Another golden moment came via the magic of Twitter. I happen to be a huge Entourage fan, and fondly recall the episode where Brady guest starred as himself. It was truly hilarious—Turtle, a Giants fan, refuses to pair with Brady at a charity golf tournament, but by the end of the day he’s so charmed the two are planning dinner. Although I know no one from Entourage, I’d been told that Doug Ellin, the creator and producer, liked my Mets book, The Bad Guys Won. So I reached out via Twitter—and he immediately told me to give him a call. Well—perfect.

Oh, wait—one more. Several years ago, while waiting to pick up my kids from elementary school, the principal pointed to a dad standing across the courtyard and said, “You know who that is?” Um … no. “That’s the wrestler Tommy Dreamer.” Um … what? Turns out Tommy and I were the only two dads at pickup most every day. We started chatting—great guy, adorable kids, lovely wife. Again, another go-to quote on why we make villains of athletes.

So now you have this basis for a story, featuring big names and their takes on Tom Brady. From there, it was easy …

2 thoughts on “How I went about the Tom Brady story”

  1. Number one, I haven’t read the piece yet. Number two, I’m a nobody. I loathe Derek Jeter, so that removes him from being universally beloved. I now root fervently for Tom Brady because Roger Goodell used him and deflategate to show everyone how powerful he was. Not for the “good of the game”, but because he wanted to teach Brady, Belichek, Kraft, and the Patriots who’s the boss. It was a dick move by the supreme dick in sports.

  2. Jeff, I liked this story a lot. Way more than I thought that I would given that I’m a Boston guy. I have a question for you, when is Boston going to shed it’s racist image? Or let me rephrase that, when will people stop saying that Boston was the last team to integrate as proof that Boston is a racist city?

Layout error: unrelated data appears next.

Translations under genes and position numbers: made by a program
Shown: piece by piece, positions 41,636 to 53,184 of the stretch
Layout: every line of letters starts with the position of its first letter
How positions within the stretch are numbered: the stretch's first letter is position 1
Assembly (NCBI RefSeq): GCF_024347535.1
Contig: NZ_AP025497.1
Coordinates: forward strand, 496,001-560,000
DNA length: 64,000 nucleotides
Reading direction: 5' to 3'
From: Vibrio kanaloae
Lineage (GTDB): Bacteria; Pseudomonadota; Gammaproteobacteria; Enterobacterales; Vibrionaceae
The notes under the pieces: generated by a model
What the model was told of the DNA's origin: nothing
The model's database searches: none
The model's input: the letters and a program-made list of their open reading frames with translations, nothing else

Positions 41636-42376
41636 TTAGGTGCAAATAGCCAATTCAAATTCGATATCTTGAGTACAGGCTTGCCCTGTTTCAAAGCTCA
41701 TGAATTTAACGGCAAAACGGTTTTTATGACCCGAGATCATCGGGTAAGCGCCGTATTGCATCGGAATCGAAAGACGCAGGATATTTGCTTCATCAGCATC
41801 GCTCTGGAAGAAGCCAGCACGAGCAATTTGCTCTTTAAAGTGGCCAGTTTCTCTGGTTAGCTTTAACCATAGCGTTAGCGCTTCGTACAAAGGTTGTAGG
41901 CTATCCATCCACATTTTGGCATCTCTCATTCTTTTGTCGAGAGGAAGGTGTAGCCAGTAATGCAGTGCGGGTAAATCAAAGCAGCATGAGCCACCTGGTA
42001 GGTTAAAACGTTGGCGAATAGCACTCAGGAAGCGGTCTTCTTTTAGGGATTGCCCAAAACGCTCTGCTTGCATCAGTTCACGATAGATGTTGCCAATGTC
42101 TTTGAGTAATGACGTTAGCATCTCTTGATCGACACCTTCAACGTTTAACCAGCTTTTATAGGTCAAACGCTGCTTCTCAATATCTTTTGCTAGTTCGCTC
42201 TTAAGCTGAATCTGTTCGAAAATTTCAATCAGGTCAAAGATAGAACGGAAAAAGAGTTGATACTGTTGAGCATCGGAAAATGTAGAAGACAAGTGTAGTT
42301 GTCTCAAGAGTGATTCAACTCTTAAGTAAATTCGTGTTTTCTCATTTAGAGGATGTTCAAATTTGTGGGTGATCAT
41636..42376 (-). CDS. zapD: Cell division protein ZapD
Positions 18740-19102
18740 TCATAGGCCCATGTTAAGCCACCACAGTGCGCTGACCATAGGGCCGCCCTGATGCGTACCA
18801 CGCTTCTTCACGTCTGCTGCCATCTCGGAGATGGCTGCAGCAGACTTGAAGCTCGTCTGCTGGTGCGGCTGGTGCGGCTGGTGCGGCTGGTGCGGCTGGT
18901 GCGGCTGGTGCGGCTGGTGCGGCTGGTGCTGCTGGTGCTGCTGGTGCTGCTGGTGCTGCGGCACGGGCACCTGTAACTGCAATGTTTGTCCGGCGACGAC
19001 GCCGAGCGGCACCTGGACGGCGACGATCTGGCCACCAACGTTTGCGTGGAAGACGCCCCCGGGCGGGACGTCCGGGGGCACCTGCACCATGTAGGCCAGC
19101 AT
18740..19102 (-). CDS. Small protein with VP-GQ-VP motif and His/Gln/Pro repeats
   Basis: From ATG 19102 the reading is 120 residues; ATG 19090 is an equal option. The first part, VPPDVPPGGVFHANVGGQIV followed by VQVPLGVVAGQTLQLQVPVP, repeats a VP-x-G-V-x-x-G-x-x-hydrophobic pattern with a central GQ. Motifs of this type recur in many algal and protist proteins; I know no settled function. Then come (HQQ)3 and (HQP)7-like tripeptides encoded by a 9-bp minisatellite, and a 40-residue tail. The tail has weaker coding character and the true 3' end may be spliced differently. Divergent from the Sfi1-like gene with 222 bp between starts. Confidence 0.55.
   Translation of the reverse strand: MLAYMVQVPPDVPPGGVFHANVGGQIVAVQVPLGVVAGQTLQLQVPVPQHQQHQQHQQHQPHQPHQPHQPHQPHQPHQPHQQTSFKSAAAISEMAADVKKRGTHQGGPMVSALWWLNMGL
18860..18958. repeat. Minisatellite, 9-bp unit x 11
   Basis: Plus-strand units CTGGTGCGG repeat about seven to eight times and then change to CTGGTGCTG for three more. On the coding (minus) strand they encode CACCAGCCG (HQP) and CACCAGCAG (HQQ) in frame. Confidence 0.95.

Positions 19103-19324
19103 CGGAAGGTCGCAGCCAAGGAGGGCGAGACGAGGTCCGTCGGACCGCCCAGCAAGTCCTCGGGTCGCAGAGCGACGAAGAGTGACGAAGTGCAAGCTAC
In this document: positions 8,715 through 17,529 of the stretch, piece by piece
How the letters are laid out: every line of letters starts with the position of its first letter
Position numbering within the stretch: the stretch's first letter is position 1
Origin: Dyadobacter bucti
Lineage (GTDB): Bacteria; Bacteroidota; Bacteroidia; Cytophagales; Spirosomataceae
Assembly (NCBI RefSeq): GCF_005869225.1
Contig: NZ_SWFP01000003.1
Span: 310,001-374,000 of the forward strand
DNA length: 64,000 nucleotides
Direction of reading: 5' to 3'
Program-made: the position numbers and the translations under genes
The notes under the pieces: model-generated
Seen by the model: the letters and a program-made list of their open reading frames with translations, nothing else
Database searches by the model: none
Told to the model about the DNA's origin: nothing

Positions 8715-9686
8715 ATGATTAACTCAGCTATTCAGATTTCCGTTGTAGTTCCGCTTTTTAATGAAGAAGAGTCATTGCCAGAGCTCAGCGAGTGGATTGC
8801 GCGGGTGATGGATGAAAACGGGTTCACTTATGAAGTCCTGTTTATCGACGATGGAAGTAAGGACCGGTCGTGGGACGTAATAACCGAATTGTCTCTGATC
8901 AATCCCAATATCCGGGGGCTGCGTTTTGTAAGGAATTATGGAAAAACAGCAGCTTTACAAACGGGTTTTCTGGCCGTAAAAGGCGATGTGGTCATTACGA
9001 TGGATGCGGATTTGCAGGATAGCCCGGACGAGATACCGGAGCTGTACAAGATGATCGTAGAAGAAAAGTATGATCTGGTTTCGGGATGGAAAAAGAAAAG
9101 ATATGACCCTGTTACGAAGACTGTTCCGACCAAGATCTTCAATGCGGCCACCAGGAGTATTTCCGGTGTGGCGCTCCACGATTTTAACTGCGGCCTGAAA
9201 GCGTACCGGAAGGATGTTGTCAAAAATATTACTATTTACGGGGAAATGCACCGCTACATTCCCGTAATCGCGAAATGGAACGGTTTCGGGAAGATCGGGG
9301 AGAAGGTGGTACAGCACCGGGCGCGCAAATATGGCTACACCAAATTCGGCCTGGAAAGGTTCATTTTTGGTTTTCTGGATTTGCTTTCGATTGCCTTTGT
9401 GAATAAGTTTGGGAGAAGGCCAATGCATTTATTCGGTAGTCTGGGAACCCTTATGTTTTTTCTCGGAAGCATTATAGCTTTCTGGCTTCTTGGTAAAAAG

The reason why I ask is because for one thing, it was almost 60 years ago. Sixty years is a long time and I think that with the way that Boston has celebrated players like Mo Vaughn, Boomer Scott, Jim Rice, Big Papi, Pedro, Luis Tiant and Manny can you use the Boston baseball team as a barometer of its racial climates.

    But if you’re going to use sports as a bellwether, what about the other teams in town? The Boston Braves brought up Sam Jethroe in 1950 and he won the NL ROY, the Celtics were the first to have a black player, head coach and starting five, and the Bruins were the first NHL team to suit up a black player in Willie O’Ree.

    I’m not saying that Boston’s racial past is spotless. There’s certainly a lot of work left to be done here as well as most of this country. I think that using the Sox as the epitome of racial intolerance is a bit lazy. The Red Sox were owned by a racist man and run by his horribly racists cronies. Unfortunately, you can’t choose the owner of your team and I’m sure that 1950s/60s Sox fans would have loved to see Ted Williams and Yaz flanked by Willie Mays in centerfield and Jackie Robinson in the infield.

    I don’t know, I’m probably a bit sensitive about this but I just wanted to bring this up to you. Sorry for the long rant.